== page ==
Looking for a new job is a job in itself!
In London, with the job market being overly competitive and moving at the speed of light, you can’t expect to land a new role without a hitch. From the initial online search, browsing similar or preferred titles and locations that are easily commutable, to filling out forms, answering questions, drafting cover letters and so on, the whole process requires a lot of time, effort, patience – and the outcome is still very likely to be negative. When recruiters get in the way, things turn even more interesting. And odd. I’ve already covered this last bit in another post called The recruiter’s love story – do give it a read if you fancy.
Since I’ve been in the market for a long while and experienced all kinds of job interviews, hiring managers, focused questions, live tests, etc., I thought I’d put together a list of tips, potentially helpful to anyone who is job hunting in this very moment.
That said, assuming that you’ve followed the application process correctly, that you are a great match for the job and you’re invited in by the company for a first-step meeting, here’s a bullet list of first-person experienced advice on how to be successful in job interviews.
1. Look decent
Don’t show up looking like a vagrant or a tramp – have some decency.
By researching the company online, you can pretty much understand the type of environment you’re dealing with. If it’s formal (like a job in the City of London), there’s no other remedy than suiting up and choking to death with a refined tie. If it’s informal, a pair of jeans and boots along with a suitable jumper, cardigan or a casual shirt will do the job. In other more informal cases (a creative environment for instance), you might pass with a pair of trainers and a hipster outfit.
This doesn’t have to be a fixed rule but I remember this guy coming in for an interview at the company I was working for, where the work environment was super chilled and easy-going, all suited up and carrying a briefcase. Whether he thought he was interviewing for a role in a bank or a law firm, he looked old, probably older than he was, and boring. Really…boooooring!
Now, about your face.
If you’re a guy, shave! If your beard looks like a bunch of hairs ripped out of your butt and stuck onto your cheeks, just shave it all. If you have a nice and thick beard instead, you can either shave it short or keep it long if you manage to give it a neat shape.
Same goes for your hair.
First of all, wash it. Please, do wash it! Oily scalps and messy hair are immediately noticed. It’s also a matter of personal hygiene that nobody will openly question but that could be a downside for the interviewers. You’ll realise it when they start peeking at your head thinking that you won’t notice.
2. Do your homework
Gather information on the company, on the whole business: what they do, how long they’ve been in the market for, their online resonance. Do some research and surf their website inside out. Once you have all the details it’ll come easier to formulate questions and respond to theirs. Also, come up with reasons why your experience aligns with what they’re looking for and why you’d be a potential fit for the job. Companies appreciate that a lot – and it’s a clear sign that you are sincerely enthusiastic about the business and the job itself. In fact, you might want to show interest in the role as well as spark their interest in you.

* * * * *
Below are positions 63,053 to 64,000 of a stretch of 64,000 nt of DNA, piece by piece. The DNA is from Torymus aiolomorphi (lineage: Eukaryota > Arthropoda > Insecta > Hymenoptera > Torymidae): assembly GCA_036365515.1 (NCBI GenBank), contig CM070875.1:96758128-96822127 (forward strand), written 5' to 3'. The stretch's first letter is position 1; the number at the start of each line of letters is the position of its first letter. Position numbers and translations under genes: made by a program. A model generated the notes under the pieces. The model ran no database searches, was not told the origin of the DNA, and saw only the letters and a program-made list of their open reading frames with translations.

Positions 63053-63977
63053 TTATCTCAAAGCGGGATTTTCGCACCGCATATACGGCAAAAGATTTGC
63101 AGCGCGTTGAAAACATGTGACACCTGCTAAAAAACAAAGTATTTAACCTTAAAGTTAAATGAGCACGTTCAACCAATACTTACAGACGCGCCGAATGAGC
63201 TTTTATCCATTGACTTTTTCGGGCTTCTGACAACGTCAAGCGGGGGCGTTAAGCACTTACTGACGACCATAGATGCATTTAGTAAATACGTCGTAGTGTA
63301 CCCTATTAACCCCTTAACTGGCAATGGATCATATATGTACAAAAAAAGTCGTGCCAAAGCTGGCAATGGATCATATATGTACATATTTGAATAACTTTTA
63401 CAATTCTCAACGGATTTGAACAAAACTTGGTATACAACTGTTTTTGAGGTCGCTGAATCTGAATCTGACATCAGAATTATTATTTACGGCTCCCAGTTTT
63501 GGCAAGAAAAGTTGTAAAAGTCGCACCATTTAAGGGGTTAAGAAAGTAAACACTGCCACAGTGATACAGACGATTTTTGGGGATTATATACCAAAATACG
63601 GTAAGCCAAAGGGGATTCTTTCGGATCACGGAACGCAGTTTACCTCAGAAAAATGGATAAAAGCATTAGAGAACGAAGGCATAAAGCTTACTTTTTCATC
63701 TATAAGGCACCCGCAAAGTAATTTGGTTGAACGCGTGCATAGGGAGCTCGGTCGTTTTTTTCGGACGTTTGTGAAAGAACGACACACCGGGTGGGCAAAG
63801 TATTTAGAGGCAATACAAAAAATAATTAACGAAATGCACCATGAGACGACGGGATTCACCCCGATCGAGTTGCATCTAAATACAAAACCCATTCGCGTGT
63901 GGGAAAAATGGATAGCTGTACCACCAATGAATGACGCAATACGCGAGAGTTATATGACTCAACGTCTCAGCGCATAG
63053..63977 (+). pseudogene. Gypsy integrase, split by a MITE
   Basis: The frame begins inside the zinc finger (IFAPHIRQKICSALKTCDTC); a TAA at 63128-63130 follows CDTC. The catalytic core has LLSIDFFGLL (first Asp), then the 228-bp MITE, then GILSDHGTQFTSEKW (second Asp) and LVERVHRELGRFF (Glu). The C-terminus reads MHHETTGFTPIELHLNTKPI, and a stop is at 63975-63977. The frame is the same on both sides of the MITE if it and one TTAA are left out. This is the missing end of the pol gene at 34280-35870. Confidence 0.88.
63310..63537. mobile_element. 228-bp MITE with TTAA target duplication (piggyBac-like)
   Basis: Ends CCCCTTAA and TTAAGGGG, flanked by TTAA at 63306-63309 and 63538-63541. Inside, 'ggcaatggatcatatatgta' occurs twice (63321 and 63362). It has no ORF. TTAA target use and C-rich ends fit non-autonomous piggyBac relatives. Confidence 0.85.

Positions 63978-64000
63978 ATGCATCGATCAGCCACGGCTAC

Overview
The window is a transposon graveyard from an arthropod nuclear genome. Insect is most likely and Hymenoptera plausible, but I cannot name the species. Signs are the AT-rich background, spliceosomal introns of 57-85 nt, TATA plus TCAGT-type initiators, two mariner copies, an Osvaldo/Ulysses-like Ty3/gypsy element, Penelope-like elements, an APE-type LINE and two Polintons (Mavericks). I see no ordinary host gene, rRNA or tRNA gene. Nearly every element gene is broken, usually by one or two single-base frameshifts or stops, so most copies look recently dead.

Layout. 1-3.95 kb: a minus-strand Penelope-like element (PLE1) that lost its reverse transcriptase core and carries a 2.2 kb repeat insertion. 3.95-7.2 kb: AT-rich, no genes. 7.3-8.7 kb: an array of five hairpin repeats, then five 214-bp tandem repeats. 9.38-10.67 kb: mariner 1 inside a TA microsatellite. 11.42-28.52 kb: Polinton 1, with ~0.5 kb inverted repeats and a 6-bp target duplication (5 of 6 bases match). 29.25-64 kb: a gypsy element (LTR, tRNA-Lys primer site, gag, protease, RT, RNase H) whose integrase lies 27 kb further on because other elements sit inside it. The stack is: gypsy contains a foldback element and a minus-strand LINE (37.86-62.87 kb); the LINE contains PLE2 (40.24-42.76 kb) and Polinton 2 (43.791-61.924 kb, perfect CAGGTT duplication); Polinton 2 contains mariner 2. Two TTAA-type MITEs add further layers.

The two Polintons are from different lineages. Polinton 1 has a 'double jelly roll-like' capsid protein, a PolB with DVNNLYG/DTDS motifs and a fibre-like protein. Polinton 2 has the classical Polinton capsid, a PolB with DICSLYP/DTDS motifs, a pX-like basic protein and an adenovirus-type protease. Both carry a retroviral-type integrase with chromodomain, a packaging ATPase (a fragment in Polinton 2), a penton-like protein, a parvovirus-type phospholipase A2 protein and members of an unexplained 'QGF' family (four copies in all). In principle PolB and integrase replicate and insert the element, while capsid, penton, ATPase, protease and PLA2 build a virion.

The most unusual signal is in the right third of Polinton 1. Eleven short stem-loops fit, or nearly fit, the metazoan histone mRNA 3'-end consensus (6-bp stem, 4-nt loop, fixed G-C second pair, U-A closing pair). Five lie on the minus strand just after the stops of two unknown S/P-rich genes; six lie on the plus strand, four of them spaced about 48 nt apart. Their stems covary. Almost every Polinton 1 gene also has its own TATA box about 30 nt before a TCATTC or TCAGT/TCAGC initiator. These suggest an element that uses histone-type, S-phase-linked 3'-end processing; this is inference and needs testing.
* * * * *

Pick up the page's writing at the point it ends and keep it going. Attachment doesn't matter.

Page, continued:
Take it easy though. Don’t go there boasting but give the interviewers a chance to understand that you have your own ideas and projects in mind beforehand so that you can somehow drive the conversation and prove them you’re more than worth the job.
Then maybe you’re not but, I mean, they don’t need to know, right?
3. Be honest
This should probably top the previous two points.
Don’t talk crap! Crafting lies, or inflating things, is a sign of weakness and dishonesty. Even if you’re to give yourself a bit of credit for your past achievements, you don’t need to show off. On the other hand, the majority of people can spot the difference between a candidate with relevant experience and a blagger. Other times instead, you’ll be dealing with some rude and ignorant piece of shit! In that case, well, how about fuck them…?!
Anyway, be proactive, smile, be honest and humble: you’re interviewing for a job you like.
. . .
If you follow the 3 points listed above by the word, you stay bold and up for the new challenge, there’s no way you’re going to be unsuccessful in any job interview.
Or you might as well fail miserably.
Because the truth is, despite what the amount of recruiters and hiring managers out there say about best practises for job interviews, there’s probably no correct path to follow to be successful.
Sometimes it’s a matter of luck. Sometimes you’ve approached an opportunity that seemed to be right in the wrong moment of your career – you still don’t know what you’re looking for next and probably the company doesn’t either. Some other times, it’s a matter of big numbers: out of the many roles you’ve applied for, somebody will be happy to take you on board.
Looking for a job is a job in itself. Our whole life is a job in itself, and you might want to be successful in life rather than in job interviews. You might want to be eager to leap out of bed when your alarm goes off in the morning and not smash it to pieces, rush to do stuff, live your day at your best and always feel satisfied. It’ll all be just about whether you’re happy.
Because happiness is worth way more than money and finding whatever “perfect” job. Your whole life is worth more than that. And you’ll probably have hundreds of job interviews but only one life to do something you really love doing.
But then I mean, whether you get a job or not, it’s your life…so honestly, who fucking cares?!
The Britalian Post